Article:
See? Easy.


Marinated Kale Salad

1 cup shiitake mushrooms

1/4 cup lemon juice

1/4 cup hijiki seaweed or another type of seaweed

1/4 cup tamari

4 cups shredded kale — young small leaves if available

1 cup carrots, julienne

1 cup cucumbers, julienne (remove large seeds)

1/2 cup sesame seeds


1/2 cup olive oil

1/3 cup fresh orange juice

2 1/2 tablespoons tamari

2 1/2 tablespoons rice vinegar

1/2 tablespoons sesame oil (not toasted)

1/2 jalapeno pepper, minced

1/4 teaspoon salt

Wipe mushrooms and discard stems. Slice very thin and marinate in lemon juice and tamari for 2 hours. Drain.

Place hijiki in a jar cover with warm water and soak for 2 hours. Drain. Chop.

In a large bowl toss the kale, carrots, cucumber with the mushrooms and hijiki.

To make marinade blend all the ingredients together with a whisk until very well-combined. Or place in a jar and shake gently for a few minutes. Add this to the vegetables and toss allowing the marinade to coat every vegetable. Serve and sprinkle with sesame seeds.

— Recipe from Hilary Kass, adapted from “I Am Grateful” by T Engelhart.

Basic Vinaigrette

1 tablespoon smooth dijon mustard

1/4 teaspoon fine sea salt

1/2 lemon, juiced

2 teaspoon honey

1/4 cup white wine vinegar

2/3 cup olive oil

Cracked pepper

Place all ingredients in a measuring cup just wide enough to fit an immersion blender. Pulse blender for a few seconds until emulsified. Store in refrigerator for a week. Serve at room temp.

— Recipe from Rick Martin, executive chef at Free State Brewing Co.

Chile Cucumber Salad

4 hot house cucumbers (or regular cucumbers) cut in half, seeded and sliced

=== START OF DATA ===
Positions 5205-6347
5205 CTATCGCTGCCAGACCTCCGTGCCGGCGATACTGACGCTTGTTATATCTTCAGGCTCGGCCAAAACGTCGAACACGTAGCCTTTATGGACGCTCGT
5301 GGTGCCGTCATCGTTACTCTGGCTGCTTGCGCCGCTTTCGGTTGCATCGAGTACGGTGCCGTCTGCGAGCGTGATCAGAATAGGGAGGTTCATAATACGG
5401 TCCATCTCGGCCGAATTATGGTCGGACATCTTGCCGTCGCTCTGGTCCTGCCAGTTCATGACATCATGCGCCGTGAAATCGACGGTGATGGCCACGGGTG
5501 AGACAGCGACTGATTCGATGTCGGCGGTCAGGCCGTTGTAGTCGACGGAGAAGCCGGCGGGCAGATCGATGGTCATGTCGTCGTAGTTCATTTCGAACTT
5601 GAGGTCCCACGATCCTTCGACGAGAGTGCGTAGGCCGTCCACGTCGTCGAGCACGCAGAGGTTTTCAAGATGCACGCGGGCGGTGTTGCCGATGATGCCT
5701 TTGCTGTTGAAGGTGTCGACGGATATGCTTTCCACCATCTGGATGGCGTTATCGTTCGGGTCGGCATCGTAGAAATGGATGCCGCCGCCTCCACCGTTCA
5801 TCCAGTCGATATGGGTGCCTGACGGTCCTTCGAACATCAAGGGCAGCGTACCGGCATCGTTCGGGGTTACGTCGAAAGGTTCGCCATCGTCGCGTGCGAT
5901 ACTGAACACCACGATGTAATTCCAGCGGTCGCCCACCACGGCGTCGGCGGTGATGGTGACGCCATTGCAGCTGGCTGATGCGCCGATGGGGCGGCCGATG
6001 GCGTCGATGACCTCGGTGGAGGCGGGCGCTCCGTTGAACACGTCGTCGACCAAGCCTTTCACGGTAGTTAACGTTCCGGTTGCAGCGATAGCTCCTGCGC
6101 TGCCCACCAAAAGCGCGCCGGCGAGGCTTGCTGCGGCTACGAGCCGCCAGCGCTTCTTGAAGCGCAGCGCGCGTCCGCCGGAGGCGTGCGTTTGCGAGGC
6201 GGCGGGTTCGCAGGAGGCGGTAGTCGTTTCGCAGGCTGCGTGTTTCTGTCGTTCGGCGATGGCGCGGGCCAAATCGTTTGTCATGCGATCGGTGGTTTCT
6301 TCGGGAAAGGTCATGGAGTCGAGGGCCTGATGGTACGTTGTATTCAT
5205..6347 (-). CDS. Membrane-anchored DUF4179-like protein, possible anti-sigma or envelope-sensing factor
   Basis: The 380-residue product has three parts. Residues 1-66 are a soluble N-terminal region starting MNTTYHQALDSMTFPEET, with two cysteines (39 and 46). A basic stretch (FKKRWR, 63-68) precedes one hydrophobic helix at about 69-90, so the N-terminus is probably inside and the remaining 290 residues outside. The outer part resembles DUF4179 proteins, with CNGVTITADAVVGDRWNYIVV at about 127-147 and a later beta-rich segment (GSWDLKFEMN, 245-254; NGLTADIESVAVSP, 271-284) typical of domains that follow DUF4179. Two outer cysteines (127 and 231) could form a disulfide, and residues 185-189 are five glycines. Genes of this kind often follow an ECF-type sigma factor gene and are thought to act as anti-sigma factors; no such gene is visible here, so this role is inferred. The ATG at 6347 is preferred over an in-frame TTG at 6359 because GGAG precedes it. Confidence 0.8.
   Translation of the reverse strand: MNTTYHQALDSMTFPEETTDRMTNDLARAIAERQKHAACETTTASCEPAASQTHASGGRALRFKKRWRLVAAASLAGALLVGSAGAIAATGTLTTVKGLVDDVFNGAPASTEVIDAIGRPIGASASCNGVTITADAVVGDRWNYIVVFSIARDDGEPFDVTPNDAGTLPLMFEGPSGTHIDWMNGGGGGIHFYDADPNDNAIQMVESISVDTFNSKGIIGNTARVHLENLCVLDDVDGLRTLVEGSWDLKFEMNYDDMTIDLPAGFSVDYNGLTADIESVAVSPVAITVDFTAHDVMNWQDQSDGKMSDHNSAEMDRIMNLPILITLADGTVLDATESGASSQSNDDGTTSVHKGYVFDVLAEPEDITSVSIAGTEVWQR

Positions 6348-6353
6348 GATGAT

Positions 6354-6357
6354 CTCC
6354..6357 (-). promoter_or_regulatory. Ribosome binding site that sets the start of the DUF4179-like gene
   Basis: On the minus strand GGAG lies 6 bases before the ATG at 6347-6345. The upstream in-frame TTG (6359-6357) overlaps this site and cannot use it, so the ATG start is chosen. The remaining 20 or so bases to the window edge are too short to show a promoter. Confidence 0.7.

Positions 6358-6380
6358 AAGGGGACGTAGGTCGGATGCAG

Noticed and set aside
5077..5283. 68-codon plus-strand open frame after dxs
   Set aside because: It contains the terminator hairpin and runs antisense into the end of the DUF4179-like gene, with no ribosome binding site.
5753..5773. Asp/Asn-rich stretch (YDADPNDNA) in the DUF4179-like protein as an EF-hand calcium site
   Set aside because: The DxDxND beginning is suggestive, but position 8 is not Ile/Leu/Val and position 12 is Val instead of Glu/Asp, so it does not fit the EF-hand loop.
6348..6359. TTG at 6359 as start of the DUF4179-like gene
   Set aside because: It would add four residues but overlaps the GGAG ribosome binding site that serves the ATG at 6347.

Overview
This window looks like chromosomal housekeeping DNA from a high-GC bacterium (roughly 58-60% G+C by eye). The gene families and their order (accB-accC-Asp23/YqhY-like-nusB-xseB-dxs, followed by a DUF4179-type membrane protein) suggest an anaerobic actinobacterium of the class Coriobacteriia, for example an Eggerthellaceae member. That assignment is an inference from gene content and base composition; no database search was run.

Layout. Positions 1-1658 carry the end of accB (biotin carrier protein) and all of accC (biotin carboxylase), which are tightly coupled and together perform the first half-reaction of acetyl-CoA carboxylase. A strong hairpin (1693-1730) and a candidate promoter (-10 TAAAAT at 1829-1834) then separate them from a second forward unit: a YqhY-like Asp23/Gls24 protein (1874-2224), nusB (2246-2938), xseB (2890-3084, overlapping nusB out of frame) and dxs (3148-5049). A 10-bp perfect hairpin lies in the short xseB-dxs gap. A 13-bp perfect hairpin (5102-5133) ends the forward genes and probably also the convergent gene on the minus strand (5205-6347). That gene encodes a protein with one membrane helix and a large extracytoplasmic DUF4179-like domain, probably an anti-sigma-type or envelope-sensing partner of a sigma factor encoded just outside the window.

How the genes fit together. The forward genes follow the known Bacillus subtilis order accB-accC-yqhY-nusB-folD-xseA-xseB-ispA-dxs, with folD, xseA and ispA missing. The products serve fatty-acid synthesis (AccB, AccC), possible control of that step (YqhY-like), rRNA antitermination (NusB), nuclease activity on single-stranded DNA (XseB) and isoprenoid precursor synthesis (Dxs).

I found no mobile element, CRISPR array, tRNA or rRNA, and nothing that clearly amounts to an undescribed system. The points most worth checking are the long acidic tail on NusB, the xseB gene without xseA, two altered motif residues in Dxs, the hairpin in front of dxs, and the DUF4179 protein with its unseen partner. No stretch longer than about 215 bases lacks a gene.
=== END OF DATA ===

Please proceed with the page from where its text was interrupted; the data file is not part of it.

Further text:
1/2 basket cherry tomatoes halved

1 tablespoon baby dill chopped

1 tablespoon cilantro


1/4 cup lemon juice

1/4 cup rice wine vinegar

1/2 cup olive oil

Rainbow peppercorn pepper (or regular pepper)

Chile seasoning

Whisk olive oil into lemon juice, rice wine vinegar and season to taste with pepper and chile seasoning. Mix together cucumbers, cherry tomatoes, dill and cilantro. Mix with dressing and let stand 5 minutes before serving.

— Recipe from

Avocado Fruit Salad


1 1/2 tablespoons olive oil

2 tablespoons raspberry vinegar

1 teaspoon grated lime peel

1 tablespoon fresh lime juice

1 tablespoon fresh chopped basil leaves

1/2 teaspoon dry mustard

1/4 teaspoon salt

1/4 teaspoon pepper


1 10-ounce package mixed baby greens

4 kiwi, peeled and sliced in half rounds

4 grapefruit

2 cups sliced strawberries

2 star fruits, sliced

1/2 ripe avocado, seeded and peeled (1/2 sliced into 8 portions, 1/2-inch cubed)

To make dressing: In a small bowl, whisk together remaining ingredients, set aside.

To make salad: In a large salad bowl, combine baby greens, kiwi, grapefruit, strawberries and star fruit. Pour on dressing and toss to coat. Top with avocado slices.

— Recipes from

Mediterranean Crunch Salad

1 (15-ounce) can no salt-added garbanzo beans

1 cup chopped broccoli florets

1 cup grape tomatoes, halved

1 cup finely sliced kale

1/2 cup finely chopped red onion

2 tablespoons finely chopped kalamata olives

3 tablespoons red wine vinegar

1 small garlic clove, minced

1 tablespoon chopped fresh parsley

1 teaspoon chopped fresh thyme

Combine all ingredients in a large bowl. Chill at least 1 hour before serving.

— Recipe from

Radicchio, Fennel & Pear Salad

4 cups spring salad greens

1 head radicchio, cored, leaves torn into bite-size pieces

1 bulb fennel, halved and thinly sliced

2 bosc or Asian pears, cored and chopped

1/4 cup honey mustard dressing or other salad dressing

Put all ingredients into a large bowl, toss gently to combine and serve.

— Recipe from

Endive and Beet Salad with Walnut-Tarragon Vinaigrette

2 tablespoons tarragon vinegar

2 tablespoons walnut oil

1 clove garlic, finely chopped

Salt and pepper to taste

4 Belgian endives, cut into bite-size pieces

2 to 3 cooked beets, peeled and sliced

2 tablespoons chopped walnuts

In a large bowl, whisk together vinegar, oil, garlic, salt and pepper to make a dressing. Transfer half to a second large bowl.

Toss endive with dressing in one bowl and beets in the second bowl. Arrange endive on individual plates, spoon beets over the top, garnish with walnuts and serve.

— Recipe from